A Midwesterner’s Guide To Polite Persistence In PR


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By Emily Labes, Associate Publicist

I am from Cleveland. Anyone who has spent more than 15 minutes with me knows that. Typical of most Clevelanders, when people ask me where I’m from, I’m most inclined to talk about the erratic weather, the fact that our river has caught on fire multiple times (and how we pronounce “fire,” which is “fie-yur”), and/or Lebron James.

However, I have recently added a new talking point to my roster of Midwestern small-talk topics – the fact that, for the most part, our manners are beyond reproach. I may curse like a sailor when I’m in the company of family and trusted friends; but I always say “please,” and “thank you,” I always chew with my mouth closed and keep one hand in my lap while I’m eating, I never place my elbows on the dinner table, and I always, always look people in the eye when I am speaking to them.

Supposedly these are traits that are inherently present in most Americans who are over the age of five; but Midwesterners approach manners with an Emily Post-like reverence. I don’t know whether it’s more of a ritual or a compulsion, but it is as ingrained in us as our all-American accents.

Although I do not needlessly apologize nearly as much as my mom does, after almost two years at MEDIA CONNECT, I still find myself blurting out “Sorry to bother you, but…” upon entering my coworkers’ offices – even when I am there by appointment. Then I inevitably apologize for apologizing, and the cycle continues.

Aside from my penchant for verbosity, the reason I disclose all of this is so that you can understand my horror when, upon starting here as an intern, I discovered that a huge portion of my day would consist of barging into peoples’ inboxes and voicemails, often as an unwelcome pest. It wasn’t exactly a surprise, but I still don’t think I realized how uncomfortable it would make me, until I was pitching my first Radio Tour. Naturally, I eventually got over that discomfort, but I still find myself airing on the side of caution when doing outreach to the media.

Although my initial fear of imposing made it difficult for me to get acclimated at first, I truly feel that it has made me a better publicist in the long run. In a field where everything is terse and rushed, a little common courtesy can go a long way. In fact, it can often make the difference between a one-time booking and a lasting professional relationship. Though there are certainly times when it is necessary to be a bit more forceful as well. Really, it’s all about finding the balance.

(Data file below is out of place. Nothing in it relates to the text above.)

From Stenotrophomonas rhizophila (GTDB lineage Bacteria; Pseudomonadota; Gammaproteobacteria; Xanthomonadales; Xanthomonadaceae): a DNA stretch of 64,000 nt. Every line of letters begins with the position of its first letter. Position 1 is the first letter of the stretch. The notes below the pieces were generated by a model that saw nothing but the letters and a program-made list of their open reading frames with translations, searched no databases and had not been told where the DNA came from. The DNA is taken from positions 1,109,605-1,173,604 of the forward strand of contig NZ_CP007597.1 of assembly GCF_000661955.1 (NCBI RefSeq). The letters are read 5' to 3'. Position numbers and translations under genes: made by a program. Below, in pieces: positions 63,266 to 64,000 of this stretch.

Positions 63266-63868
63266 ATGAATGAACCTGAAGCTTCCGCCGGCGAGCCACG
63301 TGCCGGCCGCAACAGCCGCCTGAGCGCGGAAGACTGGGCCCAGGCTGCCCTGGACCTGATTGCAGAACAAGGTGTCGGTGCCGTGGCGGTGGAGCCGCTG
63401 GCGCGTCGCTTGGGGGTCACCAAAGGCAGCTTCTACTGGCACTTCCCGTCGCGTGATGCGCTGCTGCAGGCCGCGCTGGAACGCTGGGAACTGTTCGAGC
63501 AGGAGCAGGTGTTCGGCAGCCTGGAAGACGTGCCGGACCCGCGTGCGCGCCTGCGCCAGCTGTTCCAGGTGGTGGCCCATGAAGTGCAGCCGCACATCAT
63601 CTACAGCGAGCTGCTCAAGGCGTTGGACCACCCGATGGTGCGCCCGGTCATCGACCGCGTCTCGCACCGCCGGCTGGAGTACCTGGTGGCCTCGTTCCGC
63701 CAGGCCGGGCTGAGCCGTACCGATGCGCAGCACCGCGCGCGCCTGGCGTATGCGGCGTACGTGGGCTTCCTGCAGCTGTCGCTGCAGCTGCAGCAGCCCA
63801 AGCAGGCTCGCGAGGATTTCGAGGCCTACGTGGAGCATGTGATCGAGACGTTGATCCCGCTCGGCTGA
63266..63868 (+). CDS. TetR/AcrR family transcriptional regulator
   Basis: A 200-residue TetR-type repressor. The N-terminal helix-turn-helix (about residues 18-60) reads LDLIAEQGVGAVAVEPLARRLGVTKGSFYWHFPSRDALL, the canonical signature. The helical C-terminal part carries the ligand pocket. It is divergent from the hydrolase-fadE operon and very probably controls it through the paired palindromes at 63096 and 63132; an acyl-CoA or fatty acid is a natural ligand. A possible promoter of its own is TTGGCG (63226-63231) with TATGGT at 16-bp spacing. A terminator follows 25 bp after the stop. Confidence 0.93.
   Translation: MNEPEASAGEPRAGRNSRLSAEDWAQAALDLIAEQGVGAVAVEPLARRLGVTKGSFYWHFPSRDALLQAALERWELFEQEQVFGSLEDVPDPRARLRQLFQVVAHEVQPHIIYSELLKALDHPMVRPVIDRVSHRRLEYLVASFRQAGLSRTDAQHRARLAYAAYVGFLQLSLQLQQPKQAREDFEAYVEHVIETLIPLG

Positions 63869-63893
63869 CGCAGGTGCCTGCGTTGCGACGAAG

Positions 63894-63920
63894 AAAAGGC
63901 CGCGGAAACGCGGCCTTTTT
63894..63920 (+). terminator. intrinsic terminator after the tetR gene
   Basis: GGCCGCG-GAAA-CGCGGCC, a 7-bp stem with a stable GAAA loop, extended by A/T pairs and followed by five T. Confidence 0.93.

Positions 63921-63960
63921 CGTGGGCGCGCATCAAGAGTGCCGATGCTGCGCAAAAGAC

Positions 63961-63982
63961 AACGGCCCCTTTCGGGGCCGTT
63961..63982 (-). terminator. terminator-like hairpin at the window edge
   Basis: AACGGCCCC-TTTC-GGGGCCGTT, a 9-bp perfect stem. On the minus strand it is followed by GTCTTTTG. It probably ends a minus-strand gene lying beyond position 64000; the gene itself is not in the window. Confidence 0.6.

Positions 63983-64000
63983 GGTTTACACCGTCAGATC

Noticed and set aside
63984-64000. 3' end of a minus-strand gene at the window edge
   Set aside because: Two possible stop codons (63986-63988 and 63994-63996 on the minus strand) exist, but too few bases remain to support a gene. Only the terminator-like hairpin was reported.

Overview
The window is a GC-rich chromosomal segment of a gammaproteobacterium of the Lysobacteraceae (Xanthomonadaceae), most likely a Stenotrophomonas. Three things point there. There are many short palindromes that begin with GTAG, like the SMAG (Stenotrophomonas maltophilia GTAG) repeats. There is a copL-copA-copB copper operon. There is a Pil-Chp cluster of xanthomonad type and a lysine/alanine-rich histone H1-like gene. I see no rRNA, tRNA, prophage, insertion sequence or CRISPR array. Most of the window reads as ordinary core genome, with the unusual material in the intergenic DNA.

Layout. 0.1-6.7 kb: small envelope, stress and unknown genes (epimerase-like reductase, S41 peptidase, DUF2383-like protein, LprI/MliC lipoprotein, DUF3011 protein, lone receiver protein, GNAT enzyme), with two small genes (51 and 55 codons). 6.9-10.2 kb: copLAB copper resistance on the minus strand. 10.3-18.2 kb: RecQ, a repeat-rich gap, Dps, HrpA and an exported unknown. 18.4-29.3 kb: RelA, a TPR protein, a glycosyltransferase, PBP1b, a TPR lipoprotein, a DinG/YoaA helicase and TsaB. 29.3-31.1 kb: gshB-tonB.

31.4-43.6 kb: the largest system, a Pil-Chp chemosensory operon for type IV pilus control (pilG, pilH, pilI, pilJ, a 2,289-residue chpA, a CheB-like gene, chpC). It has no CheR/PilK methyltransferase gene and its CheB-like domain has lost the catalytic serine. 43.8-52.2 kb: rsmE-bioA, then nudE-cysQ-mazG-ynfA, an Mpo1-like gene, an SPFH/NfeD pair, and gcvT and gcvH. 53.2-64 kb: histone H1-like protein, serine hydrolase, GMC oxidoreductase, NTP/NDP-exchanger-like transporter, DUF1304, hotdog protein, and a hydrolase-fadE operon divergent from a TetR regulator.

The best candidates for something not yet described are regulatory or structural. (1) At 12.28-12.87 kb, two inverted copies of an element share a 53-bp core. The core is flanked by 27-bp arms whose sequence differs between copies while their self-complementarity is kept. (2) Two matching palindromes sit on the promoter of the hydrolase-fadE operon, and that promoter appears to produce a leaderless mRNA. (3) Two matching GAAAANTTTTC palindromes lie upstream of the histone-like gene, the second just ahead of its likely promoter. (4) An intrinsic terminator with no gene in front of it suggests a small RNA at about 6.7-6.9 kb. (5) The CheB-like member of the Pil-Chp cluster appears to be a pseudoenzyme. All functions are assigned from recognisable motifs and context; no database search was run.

Everyone has his/her own style and technique, but here are a few tips from this cordial Midwesterner:

Know Your Audience. The first step to civility with the media begins before you even interact with the media. Whether you are pitching print, online, or broadcast contacts, the most important thing to do is CAREFULLY vet your outreach list. Journalism is a field with a lot of turnover, and it is not uncommon to accidentally pitch a contact who is no longer appropriate, whether because he/she has switched positions within his/her outlet, or whether he/she has moved to a new outlet altogether. It’s a very forgivable mistake.

But when you’re sending a pitch about someone who recently invented a new kind of sock that can never smell bad to a journalist who has only ever written about artisanal cheeses, you’re doing something wrong – even if your sock inventor is the most interesting human who has ever walked the earth and his invention is the key to world peace. It is inconsiderate, and if the journalist happens to remember you, it will not be fondly.